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Aid groups send flour to North Korea

Seoul considers sending emergency relief to flood-stricken northern neighbor


A South Korean nongovernmental organization sent 300 tons of flour aid to North Korea on Tuesday, following up on the first batch sent last week after an eight-month hiatus in humanitarian aid from the South.

The Seoul government had blocked all inter-Korean exchanges including nongovernmental aid since the North shelled a South Korean border island in November, killing four civilians.
Trucks loaded with 300 tons of flour aid provided by the Korean Council for Reconciliation and Cooperation head for North Korea on Tuesday. (Yonhap News)
Trucks loaded with 300 tons of flour aid provided by the Korean Council for Reconciliation and Cooperation head for North Korea on Tuesday. (Yonhap News)

Seoul lifted the ban last month, signaling a possible breakthrough in the inter-Korean stalemate. Only this time, the NGOs have introduced a much stronger monitoring system to make sure the aid does not go to the North Korean military.

The Korean Council for Reconciliation and Cooperation plans to send a team of delegates to Sariwon, North Hwanghae Province, on Wednesday to confirm whether the flour it sent a day earlier has been distributed to nurseries, kindergartens and children’s hospitals as promised. The KCRC plans to send a total of 2,500 tons of flour aid to the North by the end of this month.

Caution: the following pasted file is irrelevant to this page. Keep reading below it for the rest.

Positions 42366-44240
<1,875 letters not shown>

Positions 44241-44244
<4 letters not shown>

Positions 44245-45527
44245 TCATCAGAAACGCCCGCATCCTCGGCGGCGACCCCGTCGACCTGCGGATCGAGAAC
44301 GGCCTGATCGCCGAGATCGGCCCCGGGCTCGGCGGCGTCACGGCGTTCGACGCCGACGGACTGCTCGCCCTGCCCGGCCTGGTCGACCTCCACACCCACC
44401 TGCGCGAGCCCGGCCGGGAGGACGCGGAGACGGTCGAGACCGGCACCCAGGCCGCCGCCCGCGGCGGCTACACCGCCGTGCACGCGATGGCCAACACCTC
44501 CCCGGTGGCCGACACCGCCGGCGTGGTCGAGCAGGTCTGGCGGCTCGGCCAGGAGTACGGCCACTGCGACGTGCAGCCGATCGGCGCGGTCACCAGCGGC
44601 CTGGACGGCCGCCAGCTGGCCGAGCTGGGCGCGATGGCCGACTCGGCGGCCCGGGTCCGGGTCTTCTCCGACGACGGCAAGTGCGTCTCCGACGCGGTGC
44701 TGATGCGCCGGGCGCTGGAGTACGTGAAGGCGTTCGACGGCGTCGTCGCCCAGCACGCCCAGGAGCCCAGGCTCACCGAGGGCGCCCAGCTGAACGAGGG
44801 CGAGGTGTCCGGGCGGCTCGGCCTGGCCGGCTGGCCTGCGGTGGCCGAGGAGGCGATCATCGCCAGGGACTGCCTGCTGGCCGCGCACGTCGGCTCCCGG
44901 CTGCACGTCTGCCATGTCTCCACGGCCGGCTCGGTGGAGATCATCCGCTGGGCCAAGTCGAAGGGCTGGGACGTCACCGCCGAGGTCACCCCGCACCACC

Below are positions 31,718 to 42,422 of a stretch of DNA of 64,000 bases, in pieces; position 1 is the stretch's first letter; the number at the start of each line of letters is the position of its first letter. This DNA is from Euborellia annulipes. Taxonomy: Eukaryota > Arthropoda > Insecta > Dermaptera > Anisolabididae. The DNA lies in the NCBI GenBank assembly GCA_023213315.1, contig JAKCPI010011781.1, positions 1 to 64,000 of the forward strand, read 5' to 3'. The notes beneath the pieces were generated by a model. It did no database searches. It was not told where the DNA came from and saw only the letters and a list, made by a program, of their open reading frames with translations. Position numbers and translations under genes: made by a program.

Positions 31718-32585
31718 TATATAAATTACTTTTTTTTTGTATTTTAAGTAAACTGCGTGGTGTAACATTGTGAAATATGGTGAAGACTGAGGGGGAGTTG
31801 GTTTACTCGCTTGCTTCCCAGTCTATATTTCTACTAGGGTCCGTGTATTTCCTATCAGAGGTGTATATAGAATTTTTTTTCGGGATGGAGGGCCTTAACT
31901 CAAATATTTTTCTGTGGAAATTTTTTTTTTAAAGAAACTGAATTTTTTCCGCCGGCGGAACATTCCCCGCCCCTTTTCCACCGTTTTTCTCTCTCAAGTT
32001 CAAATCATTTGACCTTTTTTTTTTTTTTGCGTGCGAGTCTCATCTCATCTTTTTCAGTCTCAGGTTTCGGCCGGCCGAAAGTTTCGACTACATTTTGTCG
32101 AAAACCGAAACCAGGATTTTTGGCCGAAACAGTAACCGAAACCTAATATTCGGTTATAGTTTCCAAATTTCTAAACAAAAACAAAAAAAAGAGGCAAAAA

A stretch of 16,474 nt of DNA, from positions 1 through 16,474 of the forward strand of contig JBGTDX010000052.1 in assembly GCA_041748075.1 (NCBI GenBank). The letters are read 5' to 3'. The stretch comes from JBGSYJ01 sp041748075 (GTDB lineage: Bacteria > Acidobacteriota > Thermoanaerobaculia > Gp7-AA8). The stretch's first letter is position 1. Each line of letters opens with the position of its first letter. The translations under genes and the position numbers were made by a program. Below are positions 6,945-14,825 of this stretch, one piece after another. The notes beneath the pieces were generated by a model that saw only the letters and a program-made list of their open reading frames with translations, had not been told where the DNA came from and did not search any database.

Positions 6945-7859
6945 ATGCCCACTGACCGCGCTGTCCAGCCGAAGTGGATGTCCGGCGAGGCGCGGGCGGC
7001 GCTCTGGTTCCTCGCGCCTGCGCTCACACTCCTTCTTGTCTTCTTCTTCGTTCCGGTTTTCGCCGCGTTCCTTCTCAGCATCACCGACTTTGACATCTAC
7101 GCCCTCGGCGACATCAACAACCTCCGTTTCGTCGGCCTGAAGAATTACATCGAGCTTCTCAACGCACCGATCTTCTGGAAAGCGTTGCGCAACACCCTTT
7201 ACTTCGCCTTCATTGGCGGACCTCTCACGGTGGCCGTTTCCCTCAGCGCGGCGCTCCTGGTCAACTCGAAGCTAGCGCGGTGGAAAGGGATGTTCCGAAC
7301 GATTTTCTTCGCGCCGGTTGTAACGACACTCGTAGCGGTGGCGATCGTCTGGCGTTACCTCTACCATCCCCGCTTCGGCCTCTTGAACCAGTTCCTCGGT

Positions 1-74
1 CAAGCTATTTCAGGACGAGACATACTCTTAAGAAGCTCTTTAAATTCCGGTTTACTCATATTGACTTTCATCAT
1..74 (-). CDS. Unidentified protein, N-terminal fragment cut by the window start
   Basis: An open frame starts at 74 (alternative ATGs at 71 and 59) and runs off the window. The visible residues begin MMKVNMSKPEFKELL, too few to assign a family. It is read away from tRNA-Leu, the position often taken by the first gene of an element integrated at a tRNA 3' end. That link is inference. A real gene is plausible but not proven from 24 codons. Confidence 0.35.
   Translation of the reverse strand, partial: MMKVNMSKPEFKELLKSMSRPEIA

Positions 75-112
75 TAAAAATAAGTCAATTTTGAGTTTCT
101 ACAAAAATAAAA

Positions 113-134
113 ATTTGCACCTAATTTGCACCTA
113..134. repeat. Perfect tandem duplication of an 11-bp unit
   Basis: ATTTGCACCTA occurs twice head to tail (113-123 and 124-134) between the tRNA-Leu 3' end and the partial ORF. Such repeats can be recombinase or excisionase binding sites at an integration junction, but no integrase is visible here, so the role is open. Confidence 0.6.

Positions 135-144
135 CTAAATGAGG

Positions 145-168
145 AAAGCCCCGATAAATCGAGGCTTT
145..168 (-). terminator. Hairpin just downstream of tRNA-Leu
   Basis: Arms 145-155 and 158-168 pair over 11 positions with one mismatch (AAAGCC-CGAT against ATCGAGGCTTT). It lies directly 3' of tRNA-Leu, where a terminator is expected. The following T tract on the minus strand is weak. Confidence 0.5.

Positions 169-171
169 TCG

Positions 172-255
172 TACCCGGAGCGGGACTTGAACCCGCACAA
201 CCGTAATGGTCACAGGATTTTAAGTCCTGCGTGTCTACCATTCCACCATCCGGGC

Four members of another aid group named Okedongmu Children in Korea also crossed the inter-Korean border Tuesday to offer 63 tons of flour and medicine to Nampo, South Pyongan Province.

On Wednesday, Caritas International Korea, run by the Catholic Bishops’ Conference of Korea, is scheduled to send 100 tons of flour to a hospital in North Hwanghae Province, in addition to the 100 tons it delivered last week.

Although the South Korean government has no plans to offer aid to the North yet, it will review more nongovernmental groups’ aid plans, Unification Ministry officials said.

The Seoul government is also mulling whether to provide emergency aid for flood victims in the North.

After the heavy rainfall last week, ministry officials have said they were “on the watch” as international relief groups began offering emergency aid to the North.

North Korea has asked for additional food aid from the European Union, a former member of the European parliament was quoted as saying by a U.S. broadcaster Tuesday.

Glyn Ford said the senior North Korean officials he met during his trip to the impoverished nation last month wanted additional food aid from the EU, Voice of America reported.

The North had requested the EU offer 100,000 tons of food aid in January, but the EU decided to send a much smaller amount of emergency aid ― about 20,000 tons of rice, corn and beans worth 10 million euros.

Ford said he visited various facilities in the North including an orphanage in Hamheung on recommendation of Kim Yong-il, chief of the international department of the North Korean Workers’ Party, and confirmed the serious condition of food shortage although it wasn’t as bad as what he saw in 1997 when the country was struck by its worst famine.

The North also wants the EU to offer support related to agriculture, health and development of renewable energy such as tidal power, Ford said.

By Kim So-hyun (sophie@heraldcorp.com)
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